If you are wanting some herb tea today, don't use mayapple. Look for some sassafras instead!

Thursday, April 15, 2010

Emily Dickinson's Spring

A little madness in the Spring



Is wholesome even for the King,




But God be with the Clown —




Who ponders this tremendous scene —


This whole Experiment of Green




As if it were his own!
Emily Dickinson


Photos by WSR
But Thou, O LORD, art a shield for me: my glory, and the lifter up of mine head. Psalm 3:3

Wednesday, April 14, 2010

Curiosities: Have a Seat


The news came that time was short. My father’s brother’s wife, a sweet gentle lady who constantly had snuff juice in the corners of her mouth, was in the last stages of colon cancer. My father asked Hub and me to take him and my Mom over to Georgia, about two hundred miles, to see her one last time.

It was a hot, dry summer, one where plants or patience did not prosper. Come early Saturday morning, we packed up our two sons, picked up my parents, and headed for Georgia. About five hours later, we found the hospital, the biggest building in the small Southern town. Hub stayed downstairs with the boys, and I went with my parents to locate my Aunt’s room.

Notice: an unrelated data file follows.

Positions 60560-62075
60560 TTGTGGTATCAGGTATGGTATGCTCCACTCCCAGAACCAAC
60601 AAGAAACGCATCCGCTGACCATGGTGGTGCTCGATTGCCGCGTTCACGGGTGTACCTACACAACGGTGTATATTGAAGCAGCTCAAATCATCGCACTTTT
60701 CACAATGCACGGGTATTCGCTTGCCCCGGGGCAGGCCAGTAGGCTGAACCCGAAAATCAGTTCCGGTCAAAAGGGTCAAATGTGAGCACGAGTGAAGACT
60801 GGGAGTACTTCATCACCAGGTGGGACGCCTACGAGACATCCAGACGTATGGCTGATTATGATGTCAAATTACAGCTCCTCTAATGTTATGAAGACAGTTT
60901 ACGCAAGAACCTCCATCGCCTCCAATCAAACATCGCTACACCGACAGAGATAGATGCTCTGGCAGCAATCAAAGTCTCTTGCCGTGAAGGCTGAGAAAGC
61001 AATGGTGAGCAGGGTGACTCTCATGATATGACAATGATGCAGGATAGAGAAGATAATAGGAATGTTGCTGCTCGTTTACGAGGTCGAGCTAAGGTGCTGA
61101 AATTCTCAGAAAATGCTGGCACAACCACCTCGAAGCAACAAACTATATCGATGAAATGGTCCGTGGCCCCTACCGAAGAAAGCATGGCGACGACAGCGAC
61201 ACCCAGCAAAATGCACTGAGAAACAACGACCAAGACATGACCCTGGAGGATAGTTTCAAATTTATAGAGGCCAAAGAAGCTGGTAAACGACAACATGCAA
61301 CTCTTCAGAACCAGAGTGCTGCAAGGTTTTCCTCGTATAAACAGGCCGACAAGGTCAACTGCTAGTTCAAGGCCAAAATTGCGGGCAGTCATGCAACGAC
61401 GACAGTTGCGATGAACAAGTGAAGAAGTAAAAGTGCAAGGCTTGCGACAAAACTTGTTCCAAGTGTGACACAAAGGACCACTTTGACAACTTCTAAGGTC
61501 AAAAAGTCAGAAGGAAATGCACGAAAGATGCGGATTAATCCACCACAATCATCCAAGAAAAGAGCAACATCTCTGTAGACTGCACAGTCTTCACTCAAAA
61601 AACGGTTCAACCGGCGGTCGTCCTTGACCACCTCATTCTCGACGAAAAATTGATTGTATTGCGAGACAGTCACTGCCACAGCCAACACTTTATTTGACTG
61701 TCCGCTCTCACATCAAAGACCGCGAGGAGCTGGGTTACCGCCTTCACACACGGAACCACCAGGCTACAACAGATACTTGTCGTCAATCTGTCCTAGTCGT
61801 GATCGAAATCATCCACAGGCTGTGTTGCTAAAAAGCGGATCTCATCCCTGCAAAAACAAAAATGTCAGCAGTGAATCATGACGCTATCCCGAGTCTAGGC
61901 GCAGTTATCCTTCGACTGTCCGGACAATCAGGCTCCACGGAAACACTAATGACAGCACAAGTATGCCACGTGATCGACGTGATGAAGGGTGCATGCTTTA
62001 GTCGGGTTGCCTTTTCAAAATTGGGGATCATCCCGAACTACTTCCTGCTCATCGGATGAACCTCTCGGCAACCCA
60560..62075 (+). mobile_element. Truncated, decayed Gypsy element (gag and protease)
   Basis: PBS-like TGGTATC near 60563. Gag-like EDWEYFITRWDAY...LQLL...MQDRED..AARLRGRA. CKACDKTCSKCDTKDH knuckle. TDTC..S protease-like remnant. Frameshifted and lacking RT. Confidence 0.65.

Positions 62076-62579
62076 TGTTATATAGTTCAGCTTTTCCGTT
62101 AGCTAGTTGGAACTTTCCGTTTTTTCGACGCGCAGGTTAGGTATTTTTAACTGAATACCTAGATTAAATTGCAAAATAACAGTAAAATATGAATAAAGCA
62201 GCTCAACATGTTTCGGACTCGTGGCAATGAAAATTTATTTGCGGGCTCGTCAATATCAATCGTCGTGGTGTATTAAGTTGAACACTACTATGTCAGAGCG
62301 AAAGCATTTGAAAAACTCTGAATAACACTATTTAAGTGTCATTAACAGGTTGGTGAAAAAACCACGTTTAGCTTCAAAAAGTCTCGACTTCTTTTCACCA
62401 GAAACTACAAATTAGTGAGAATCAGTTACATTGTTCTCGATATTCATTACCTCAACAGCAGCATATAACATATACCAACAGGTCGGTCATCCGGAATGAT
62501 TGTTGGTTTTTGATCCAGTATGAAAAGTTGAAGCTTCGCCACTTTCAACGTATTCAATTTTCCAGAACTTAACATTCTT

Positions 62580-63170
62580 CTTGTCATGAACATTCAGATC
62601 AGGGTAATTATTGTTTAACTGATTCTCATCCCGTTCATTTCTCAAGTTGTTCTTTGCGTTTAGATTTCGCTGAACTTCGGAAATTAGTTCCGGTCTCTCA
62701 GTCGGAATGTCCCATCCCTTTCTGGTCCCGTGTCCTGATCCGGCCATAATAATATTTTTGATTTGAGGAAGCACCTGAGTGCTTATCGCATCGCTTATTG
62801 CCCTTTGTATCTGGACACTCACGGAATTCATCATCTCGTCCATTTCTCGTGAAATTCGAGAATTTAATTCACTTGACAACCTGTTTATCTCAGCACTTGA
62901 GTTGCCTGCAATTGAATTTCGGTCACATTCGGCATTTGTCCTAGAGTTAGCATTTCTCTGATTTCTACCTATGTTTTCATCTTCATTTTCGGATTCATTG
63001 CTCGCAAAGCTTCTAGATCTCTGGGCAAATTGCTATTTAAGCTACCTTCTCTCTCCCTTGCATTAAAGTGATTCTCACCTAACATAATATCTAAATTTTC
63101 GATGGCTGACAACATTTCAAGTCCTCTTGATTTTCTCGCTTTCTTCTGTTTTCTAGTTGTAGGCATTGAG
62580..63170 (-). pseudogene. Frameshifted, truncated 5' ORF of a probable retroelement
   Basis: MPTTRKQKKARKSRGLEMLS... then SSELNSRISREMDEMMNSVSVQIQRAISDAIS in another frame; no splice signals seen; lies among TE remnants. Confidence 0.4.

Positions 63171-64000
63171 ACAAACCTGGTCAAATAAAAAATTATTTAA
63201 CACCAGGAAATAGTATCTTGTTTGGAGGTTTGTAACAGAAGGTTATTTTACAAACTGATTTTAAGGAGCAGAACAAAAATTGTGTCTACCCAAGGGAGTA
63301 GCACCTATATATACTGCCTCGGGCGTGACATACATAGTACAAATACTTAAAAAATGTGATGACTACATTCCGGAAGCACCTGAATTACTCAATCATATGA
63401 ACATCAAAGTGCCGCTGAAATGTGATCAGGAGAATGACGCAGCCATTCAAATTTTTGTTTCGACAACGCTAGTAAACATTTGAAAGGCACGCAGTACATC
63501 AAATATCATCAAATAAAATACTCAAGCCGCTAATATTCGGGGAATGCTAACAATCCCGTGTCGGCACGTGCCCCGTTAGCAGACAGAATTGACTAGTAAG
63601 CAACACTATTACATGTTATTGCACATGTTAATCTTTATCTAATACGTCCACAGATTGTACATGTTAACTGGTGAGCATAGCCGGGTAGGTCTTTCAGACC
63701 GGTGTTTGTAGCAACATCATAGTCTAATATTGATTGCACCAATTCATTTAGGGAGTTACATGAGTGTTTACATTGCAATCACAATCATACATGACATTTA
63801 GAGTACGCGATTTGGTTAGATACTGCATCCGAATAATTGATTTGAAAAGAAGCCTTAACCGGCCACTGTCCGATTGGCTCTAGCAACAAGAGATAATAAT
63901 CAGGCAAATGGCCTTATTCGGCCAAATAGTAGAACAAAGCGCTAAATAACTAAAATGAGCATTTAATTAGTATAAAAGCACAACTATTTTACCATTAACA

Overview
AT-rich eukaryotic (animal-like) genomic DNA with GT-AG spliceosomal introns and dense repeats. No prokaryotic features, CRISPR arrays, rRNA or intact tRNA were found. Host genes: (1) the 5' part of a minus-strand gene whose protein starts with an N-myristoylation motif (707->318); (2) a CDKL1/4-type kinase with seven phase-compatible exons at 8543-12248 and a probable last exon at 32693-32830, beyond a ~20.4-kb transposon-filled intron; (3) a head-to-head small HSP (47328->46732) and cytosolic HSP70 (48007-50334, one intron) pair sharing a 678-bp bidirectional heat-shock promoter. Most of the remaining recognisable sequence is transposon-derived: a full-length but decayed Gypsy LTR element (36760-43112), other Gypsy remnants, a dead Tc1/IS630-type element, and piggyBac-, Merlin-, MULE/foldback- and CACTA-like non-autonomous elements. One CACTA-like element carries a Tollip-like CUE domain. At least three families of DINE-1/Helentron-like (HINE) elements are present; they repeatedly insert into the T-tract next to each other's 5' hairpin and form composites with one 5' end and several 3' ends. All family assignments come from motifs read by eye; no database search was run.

Southern rituals seem to illuminate an obsession with death, where friends and kin gather around the bedside to see the dying one breathe their last. When we arrived at the small, stuffy room, it was packed. The weariness of the trip must have shown on my face, because the preacher, there to do his duty, rose from his seat and kindly offered it to me. I made my way across the room to where he was and to the seat he offered.

The offered seat was a potty chair. The preacher and I both looked at it, then at each other, and crimson flooded his already sweating face. He did not know if he should apologize, sit back down, or whatever. He just turned and left the room. I did the thing that any true Southern lady would do…had me a seat on that potty chair! At least until I had stayed a respectable amount of time. Escaping the sauna-like room, I joined my family where we rolled with laughter, a safe distance away from the ugliness of imminent death. We’re still laughing about it, some thirty years later.